Sunday, August 30, 2009

Small Victories

For people who deal with the public, cell phones are the bane of our existence. Just when you think you've seen the height of rudeness with those things, someone goes one better ---- even with all the talk about cell phone etiquette, I'm standing in line to pay for a clothing purchase the other day and watched while everyone in line AND the sales clerk stood and waited while the woman at the counter took a cell phone call.

That's why I cherish the small victories so much. It's a little strategy game I like to play.
A woman brings a couple of prescriptions in yesterday and wants no interaction with us other than "How long will it TAKE??" She sits down and starts yapping loudly on her cell phone, recounting every detail of her day so far as well as details of the doctor's appointment that we would rather not hear. In other words, unimportant blabbing. This is NOT a vital conversation, and SHE initiated it.

So her prescriptions are ready and I call her name. She looks right at me, and gives me the one-finger "hold on a minute I-can't-come-up-there-cause-I'm-on-the-phone" salute.

No. This is a non-starter, of course. I put her stuff down and walk away to continue my very busy pile of work. Just then a little old lady comes in to pick up some prescriptions, and to my total delight, settles in to ask about a thousand questions and recount a litany of problems that she had last month with some hip surgery. I was delighted because Miss Cell Phone has now finished her call and is shifting her weight impatiently and looking sour-pussed behind my little old lady, who I take LOTS of extra time with, move just a little slower with, ask if she's got ANY more questions, and chat a little about the weather and what she's doing on the weekend.

You lost your place in line, Miss Cell Phone, and I'm gonna take my SWEET time gettin' back to ya !!

That'll teach you ----- oh, who am I kidding, of course it won't.....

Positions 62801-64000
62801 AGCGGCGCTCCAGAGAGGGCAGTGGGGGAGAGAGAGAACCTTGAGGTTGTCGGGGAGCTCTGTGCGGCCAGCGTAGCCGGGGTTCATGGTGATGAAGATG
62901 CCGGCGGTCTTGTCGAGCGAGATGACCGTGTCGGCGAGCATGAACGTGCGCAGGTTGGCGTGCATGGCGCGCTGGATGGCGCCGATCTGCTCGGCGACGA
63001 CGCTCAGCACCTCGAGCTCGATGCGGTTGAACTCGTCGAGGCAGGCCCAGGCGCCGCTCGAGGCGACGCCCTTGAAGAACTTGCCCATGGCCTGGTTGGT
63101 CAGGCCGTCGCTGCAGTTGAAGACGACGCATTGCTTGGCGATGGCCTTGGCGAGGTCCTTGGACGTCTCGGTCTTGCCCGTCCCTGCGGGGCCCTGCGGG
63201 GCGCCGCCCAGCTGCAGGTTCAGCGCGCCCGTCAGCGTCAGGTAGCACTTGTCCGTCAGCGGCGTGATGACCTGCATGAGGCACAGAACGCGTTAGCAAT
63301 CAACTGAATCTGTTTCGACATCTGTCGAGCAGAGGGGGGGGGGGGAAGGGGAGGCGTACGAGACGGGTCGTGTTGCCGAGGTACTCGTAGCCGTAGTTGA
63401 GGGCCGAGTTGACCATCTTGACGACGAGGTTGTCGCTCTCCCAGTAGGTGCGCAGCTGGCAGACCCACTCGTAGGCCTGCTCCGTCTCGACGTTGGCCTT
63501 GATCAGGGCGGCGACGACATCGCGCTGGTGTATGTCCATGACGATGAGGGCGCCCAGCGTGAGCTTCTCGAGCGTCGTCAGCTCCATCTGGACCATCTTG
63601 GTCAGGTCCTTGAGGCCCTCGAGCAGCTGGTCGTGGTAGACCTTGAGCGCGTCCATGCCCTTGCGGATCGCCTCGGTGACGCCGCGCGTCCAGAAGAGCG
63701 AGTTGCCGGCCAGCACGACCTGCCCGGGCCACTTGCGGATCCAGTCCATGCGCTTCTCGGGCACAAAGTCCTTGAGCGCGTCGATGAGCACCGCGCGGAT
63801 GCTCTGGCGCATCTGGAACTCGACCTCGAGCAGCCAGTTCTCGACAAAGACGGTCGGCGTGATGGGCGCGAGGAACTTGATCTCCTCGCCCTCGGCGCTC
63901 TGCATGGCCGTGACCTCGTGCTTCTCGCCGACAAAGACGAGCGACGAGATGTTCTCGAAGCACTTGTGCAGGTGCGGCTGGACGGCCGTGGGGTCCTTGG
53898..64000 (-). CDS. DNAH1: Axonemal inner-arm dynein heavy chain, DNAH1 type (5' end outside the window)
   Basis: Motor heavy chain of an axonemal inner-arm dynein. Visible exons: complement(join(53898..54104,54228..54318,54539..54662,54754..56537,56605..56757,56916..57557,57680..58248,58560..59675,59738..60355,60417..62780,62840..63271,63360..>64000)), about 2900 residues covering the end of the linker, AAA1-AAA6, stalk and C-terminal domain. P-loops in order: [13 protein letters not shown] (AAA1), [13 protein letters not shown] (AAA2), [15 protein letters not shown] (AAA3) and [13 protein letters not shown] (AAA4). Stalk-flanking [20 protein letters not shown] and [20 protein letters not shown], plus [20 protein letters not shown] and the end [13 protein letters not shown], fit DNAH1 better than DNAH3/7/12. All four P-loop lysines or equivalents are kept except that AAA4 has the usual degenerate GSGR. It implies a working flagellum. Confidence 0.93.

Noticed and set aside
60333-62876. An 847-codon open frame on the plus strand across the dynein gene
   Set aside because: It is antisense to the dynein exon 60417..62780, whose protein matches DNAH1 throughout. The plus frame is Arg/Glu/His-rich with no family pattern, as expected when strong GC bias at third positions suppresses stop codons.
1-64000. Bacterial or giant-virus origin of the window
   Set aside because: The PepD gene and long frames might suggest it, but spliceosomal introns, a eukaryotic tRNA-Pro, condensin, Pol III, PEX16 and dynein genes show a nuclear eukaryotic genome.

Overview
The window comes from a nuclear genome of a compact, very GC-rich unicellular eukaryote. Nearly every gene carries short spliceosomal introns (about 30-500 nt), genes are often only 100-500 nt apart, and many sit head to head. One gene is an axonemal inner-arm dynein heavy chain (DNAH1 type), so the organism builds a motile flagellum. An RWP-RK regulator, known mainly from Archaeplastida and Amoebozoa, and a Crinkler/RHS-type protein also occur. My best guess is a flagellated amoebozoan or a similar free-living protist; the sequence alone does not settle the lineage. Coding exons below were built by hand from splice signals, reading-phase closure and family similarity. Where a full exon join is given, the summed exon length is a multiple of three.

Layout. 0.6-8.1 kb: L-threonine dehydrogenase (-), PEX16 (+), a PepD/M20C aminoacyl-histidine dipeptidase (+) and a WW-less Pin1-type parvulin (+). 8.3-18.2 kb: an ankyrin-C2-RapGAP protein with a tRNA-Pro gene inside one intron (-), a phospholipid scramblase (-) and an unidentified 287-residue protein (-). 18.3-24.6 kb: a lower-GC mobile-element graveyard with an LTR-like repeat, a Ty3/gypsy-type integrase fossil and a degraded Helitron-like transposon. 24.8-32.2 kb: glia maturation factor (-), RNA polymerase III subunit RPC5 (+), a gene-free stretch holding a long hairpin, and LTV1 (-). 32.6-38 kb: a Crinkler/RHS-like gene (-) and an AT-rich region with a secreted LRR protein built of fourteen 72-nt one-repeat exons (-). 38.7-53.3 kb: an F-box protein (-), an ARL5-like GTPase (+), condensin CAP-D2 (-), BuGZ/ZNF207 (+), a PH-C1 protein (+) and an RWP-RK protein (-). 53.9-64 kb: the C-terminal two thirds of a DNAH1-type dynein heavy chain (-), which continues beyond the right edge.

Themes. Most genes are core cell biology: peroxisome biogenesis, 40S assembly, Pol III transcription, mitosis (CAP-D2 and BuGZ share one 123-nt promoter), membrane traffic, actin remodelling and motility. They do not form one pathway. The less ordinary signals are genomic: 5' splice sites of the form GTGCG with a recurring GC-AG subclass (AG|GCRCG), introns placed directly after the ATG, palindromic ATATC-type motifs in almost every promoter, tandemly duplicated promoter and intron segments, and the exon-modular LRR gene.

Tuesday, August 25, 2009

Let's Save Some Money!

I was struggling to open a bottle the other day and ripped off the quadrillion-folded glued-on little package insert that came stuck to it, as I often do. A while back I remember reading that the cost to the drug company of printing, processing and attaching these little manufacturers' drug information inserts to each bottle is phenomenal ---- I don't remember the exact figure but I was really amazed by it. I also thought there was talk of discontinuing these things to the tune of millions in savings, since all this information is accessible on-line, on handheld devices or yes, -- the ol' PDR.

I'm not sure if this is still in the works, but it seems like a great way to save money and decrease waste. How often does anyone look at these things? I can't say I've never painstakingly unfolded one, put on the 18x magnifying lenses and searched whether or not it contains red dye #2, but whenever I do it's kind of a last resort. My main concern is that the patient has the instructions for use, as for an inhaler, or (if I'm really on top of things) a Med Guide --- but these things are usually separate anyway.

I bet if the drug companies did away with those things AND direct-to-consumer advertising, they might just be able to lower the prices on a few of their products.

And while we're at it, I don't need the bottle of tablets to come inside a little box, too. I bet those little boxes cost money to make...

Wednesday, August 19, 2009

Side by Side Effects

I have actually had people pick up prescriptions and say, "Now, this doesn't have any side effects, right?" Where the heck would someone get that idea? Obviously, anything one puts down the gullet has the potential for side effects, I tell them, although I try not to be too harsh about it because they were so bright-eyed and hopeful......

People often ask about side effects from their prescriptions. Usually they call on the phone when we are extremely busy and want to to launch into a fairly long description/ timeline of what they're having and when they have it. To me, it doesn't matter if the side effect shows up anywhere in the fine print of the package insert, Micromedex, or anywhere else --- my rule of thumb is 'proximity'.